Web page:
The Atlantic Cities: Why China Lags on Innovation and Creativity

Posted to The Atlantic Cities by MPI Director Richard Florida on April 2, 2012:

China’s rise as an economic power has been staggering. Its manufacturing prowess is well-established, having earned it the moniker, “the world’s factory.” Roughly half of its population now lives in urban areas, up from less than one in five three decades ago. Over 100 of its cities have populations of one million or more.

More than half of Americans already believe China is the world’s most powerful economy, according to Gallup polls, and a growing chorus of commentators believes that it will overtake the U.S. as the world’s largest economy by 2030. Some are projecting this to happen as early as 2016.

How rapidly can China’s economy move up the development ladder and become genuinely innovative and technology-driven?

Xu Xiaoping, one of China’s leading investors, “doesn’t think China will be able to produce its own equivalent of Steve Jobs or Bill Gates in this generation,” according to a recent article in The Washington Post. He expects that it will take “at least 20 years” before China’s economy becomes truly innovative and creative.

Surely its policies are directed toward that end: China has rapidly expanded its spending on universities and research and development; it has attracted R&D centers from abroad; and its level of innovation (as tracked by patents) has increased substantially.

A recently published study I conducted with my colleagues Charlotta Mellander and Haifeng Qian from Cleveland State University suggests China still has a long way to go before it becomes an advanced center for innovation and creativity. Our study, published in the journal Environment and Planning, assessed the knowledge economy across China’s major regions, tracking levels of college grads, the creative class, high-tech industries, and major universities and examining their effects on regional economic performance. Using the statistical technique of structural equation modeling, we gauged the effect of those factors over time, teasing out their strengths both individually and in combination with other factors.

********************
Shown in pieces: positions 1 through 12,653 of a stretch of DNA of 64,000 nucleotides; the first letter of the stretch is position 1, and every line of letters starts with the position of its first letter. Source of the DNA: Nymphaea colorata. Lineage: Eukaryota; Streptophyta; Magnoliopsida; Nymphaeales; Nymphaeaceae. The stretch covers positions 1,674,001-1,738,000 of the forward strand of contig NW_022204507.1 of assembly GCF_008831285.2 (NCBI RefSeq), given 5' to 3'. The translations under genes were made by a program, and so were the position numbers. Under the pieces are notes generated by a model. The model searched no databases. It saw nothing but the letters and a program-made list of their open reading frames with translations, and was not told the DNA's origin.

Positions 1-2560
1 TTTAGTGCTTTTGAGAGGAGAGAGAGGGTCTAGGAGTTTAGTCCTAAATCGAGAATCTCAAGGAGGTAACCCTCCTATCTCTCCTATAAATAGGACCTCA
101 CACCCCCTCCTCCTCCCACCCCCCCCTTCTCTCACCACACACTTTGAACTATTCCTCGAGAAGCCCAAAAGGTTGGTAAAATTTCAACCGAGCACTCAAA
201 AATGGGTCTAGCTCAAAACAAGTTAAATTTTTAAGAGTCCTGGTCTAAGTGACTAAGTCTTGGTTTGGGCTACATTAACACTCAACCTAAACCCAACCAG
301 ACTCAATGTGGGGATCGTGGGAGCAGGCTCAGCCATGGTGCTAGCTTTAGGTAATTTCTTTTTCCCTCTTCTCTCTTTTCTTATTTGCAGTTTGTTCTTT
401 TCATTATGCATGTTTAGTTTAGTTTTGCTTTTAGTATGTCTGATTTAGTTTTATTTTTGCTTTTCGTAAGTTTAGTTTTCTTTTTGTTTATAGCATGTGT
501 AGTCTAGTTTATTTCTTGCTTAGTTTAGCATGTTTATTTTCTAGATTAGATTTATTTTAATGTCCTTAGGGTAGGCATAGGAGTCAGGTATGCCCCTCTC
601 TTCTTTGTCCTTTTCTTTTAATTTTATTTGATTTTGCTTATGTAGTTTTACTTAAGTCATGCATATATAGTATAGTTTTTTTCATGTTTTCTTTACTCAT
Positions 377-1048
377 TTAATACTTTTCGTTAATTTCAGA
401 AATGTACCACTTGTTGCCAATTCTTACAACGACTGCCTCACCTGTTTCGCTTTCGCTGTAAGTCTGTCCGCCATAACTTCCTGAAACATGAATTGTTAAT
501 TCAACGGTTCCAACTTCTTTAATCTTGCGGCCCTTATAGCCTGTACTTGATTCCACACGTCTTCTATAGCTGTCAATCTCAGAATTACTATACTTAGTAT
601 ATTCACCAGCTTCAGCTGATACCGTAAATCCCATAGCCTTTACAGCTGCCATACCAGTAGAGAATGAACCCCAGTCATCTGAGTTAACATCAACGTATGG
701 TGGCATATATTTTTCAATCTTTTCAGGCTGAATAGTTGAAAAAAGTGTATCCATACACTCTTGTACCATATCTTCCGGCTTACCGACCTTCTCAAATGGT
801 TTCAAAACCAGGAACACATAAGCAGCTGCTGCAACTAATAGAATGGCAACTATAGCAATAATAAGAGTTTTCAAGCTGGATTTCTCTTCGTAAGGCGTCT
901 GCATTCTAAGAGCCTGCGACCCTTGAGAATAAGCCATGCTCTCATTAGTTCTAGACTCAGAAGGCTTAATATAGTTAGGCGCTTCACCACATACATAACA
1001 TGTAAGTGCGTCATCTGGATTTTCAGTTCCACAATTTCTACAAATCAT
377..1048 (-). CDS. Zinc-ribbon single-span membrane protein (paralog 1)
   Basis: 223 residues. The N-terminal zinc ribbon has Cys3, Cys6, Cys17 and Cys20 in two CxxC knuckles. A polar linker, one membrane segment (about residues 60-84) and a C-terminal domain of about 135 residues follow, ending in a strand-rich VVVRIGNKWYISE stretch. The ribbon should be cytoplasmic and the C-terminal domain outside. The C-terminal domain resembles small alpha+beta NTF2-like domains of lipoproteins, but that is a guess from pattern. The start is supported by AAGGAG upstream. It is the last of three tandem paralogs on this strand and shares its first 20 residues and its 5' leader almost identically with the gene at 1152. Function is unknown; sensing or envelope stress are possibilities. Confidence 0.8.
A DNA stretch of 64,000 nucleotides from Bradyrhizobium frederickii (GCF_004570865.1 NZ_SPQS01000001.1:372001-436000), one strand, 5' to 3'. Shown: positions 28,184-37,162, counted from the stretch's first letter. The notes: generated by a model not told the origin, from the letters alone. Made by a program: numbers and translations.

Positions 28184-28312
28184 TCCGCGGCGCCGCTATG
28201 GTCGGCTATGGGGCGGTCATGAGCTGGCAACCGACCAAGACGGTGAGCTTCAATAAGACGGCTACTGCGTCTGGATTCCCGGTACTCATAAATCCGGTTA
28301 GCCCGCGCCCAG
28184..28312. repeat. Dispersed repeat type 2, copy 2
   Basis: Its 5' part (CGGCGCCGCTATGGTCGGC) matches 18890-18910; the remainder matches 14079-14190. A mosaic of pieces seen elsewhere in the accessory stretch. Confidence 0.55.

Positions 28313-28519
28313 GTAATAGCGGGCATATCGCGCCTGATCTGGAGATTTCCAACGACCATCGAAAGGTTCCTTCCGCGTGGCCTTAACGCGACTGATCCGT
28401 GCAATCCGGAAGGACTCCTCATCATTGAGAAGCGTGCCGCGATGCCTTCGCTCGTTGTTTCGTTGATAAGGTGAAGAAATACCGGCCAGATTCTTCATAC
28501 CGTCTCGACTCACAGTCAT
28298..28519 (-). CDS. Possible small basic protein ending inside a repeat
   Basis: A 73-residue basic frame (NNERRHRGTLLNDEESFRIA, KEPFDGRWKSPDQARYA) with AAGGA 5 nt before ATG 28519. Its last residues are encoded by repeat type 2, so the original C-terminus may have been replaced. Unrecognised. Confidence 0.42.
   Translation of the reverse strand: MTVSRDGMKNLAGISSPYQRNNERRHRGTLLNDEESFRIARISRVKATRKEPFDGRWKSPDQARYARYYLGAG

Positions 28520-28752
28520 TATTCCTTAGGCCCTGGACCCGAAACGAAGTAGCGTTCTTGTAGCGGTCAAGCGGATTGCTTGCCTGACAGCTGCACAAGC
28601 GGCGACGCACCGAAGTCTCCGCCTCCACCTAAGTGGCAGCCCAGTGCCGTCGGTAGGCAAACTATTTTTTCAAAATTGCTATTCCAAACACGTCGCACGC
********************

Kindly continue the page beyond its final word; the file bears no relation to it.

Read the entire article here.

About Kimberly Silk

Kim is the Data Librarian at the Martin Prosperity Institute, part of the Rotman School of Management at the University of Toronto. Her love of reading is independent of her profession. In her spare time she volunteers for various professional associations, swims, and spends time with her family.

View all posts by Kimberly Silk

One Response to “The Atlantic Cities: Why China Lags on Innovation and Creativity”

  1. Arash Says:

    China is reaching the end of cheap manufacturing era with the current trend in rising wages. So without the transition into an innovation-based economy it is highly possible that they will be stuck in the middle-income trap. To move forward a lot of current macro-level policies of China have to be reviewed. The state capitalism only worked when the goal was to copy and adapt and moving forward stronger financial markets, better protection of intellectual property, and political reforms are also required for maintaining the high growth and becoming more innovative.

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